The living space comprises the kitchen, which fills one large corner, then a sweeping expanse of living room/dining room. DeStefano opted for neutral tones, choosing a soft taupe for the walls, with oatmeal sofas, and dark wood accents. “I wanted the color tones on the walls to be muted so that your senses absorb the view,” she says. “I also love the way the neutral walls change color during the day. Towards twilight, they take on nice purple tones.” Because of the large windows, wall space is at a premium, but DeStefano is content to let the gaze rest. A few select paintings grace key areas, but otherwise there are minimal distractions. The ceilings throughout the condo are painted in soft hues (no white allowed!), and in the living/dining area, she kept the ceiling space devoid of light fixtures, save for the chandelier over the dining room table. Even the sprinkler heads are painted the same color as the ceiling, so they “dissolve” into the space. Lighting comes from carefully placed lamps and perimeter fixtures. The smooth effect adds to the overall impression of clean, flowing space.
With extraordinary ceiling height and large windows, it would be easy for the room to feel overwhelming. To bring it down, DeStefano added horizontal interest. A large gas fireplace, with the television set into the top part of the surround, dominates one wall. DeStefano used that impact to help connect spaces by extending the dark wood of the fireplace mantle past the surround itself. This visual element now joins the living area with the kitchen on one side and bookshelves under the windows on the other side. The bookshelves themselves, which run the full length of the wall, also add a horizontal dimension. In a room of carefully planned space, the top shelf is sturdy enough to provide extra seating.
DeStefano notes that most people have the dining area adjacent to the kitchen, but she deliberately flipped things, placing her dining room at the far end of the living space. “I wanted to create a serene dining experience for my guests, where they can enjoy the food and the views and be away from the cooking and the kitchen clutter,” she says.
Each room has its special accents. In the dining area, guests immediately notice the massive dining table. “I’ve had this a while,” DeStefano says. “I don’t remember where it came from, but I love it. It’s hewn from one solid piece of wood.” Above the table and in sharp contrast to its rustic lines, is a thoroughly modern chandelier made of layered slices of metal in charcoal, gray, and ivory. It is a piece of abstract art by day, a stunning work of illumination by night. In the den, which doubles as her husband’s office, your gaze immediately goes to the armoire with its multi-hued striped wood. “The facade is zebra wood,” DeStefano says. “It looks textured—like a grass weave—but it is smooth as silk.” The guest bathroom also features a visual surprise. Upon opening the door, you see neither tile nor mirrors but a Picasso, deliberately positioned to make a statement as you enter.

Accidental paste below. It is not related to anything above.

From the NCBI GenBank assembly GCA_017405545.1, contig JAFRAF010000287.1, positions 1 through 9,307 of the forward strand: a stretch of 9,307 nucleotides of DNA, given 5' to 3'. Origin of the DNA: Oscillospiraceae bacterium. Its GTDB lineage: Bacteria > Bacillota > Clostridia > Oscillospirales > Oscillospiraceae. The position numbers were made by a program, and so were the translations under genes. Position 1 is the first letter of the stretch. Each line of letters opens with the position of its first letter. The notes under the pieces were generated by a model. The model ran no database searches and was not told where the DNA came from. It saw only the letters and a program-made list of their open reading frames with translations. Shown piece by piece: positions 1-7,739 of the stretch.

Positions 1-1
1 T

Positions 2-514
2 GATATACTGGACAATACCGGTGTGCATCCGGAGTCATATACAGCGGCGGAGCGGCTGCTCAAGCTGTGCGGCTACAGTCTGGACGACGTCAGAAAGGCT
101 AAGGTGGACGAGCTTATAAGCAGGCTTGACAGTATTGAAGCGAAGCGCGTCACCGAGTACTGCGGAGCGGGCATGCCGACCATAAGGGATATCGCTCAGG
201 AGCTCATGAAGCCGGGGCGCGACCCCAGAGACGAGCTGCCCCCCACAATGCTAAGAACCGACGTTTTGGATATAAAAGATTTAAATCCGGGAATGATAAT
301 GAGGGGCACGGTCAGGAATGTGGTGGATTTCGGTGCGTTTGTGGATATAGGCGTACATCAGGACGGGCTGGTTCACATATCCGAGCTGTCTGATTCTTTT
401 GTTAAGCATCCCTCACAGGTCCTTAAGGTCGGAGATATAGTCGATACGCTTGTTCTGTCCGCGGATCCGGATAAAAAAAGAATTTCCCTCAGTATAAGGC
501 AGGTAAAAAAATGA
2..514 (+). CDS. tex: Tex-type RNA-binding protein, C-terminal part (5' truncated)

Nowhere is DeStefano’s appreciation for detail more in effect than in the kitchen, which is both visually stunning and a masterpiece of organization. The tile, a selection she agonized over, picks up hues from the adjacent living space and wraps the walls in gleaming stripes of blue, brown, tan, and cream. “This decision was hard because I see tile as a work of art, so I wanted it to be eye-catching,” she explains. “Yet, because the kitchen is visible from the other rooms, I didn’t want the tile to clash. It had to have the right balance.” The dark wood of the cabinets and shelves from Portsmouth’s Dovetailed Kitchens complements the tile and provides abundant storage space. DeStefano organized the kitchen so that items she uses frequently such as dishes, glassware, and cookware are in cabinets close to the sink and stove. She went with very few upper cabinets, believing they would create too much wall-to-wall wood. The dishwasher’s veneer allows it to blend in with the lower cabinets, while across the hall, veneer on her refrigerator allows it to be camouflaged with her pantry, which fills an entire wall. The effort to add horizontal dimension is picked up again, both by the tile stripes and by the cabinet hardware—slim gleaming bars of stainless steel. The countertops are Silestone, a quartz substrate created from repurposed stone. They are highly durable and will not stain or scratch.
Tucked toward the back of the condo is the master bedroom, which is all cool whites and soft blues. Special glazing on the walls creates a cloud-like effect. “I wanted the bedroom to be the essence of coziness and comfort,” says DeStefano. The room maximizes space by devoting one smooth white wall to storage—including a tier of 4-foot long, custom-made drawers. “By having oversize drawers, you can accommodate more items,” she says. But even here there are soft touches; at first glance, the drawer pulls seem to be simple stainless bars, but look close and they are inset with glass “diamonds” that sparkle in the lamplight. “I call it bling for the bedroom!” DeStefano says with a laugh.
As she looks out over the city lights, DeStefano marvels at her good fortune in finding the right space. “For an architect, living in downtown Portsmouth is a dream come true,” she says. “To enjoy this wonderful cityscape with so many historical styles is a gift. I love seeing the North Church illuminated at night—it’s a view I never tire of. Richard and I are amazed every day that we can just step out the door and head to the park or to a great restaurant for dinner. We are incredibly lucky to live here.”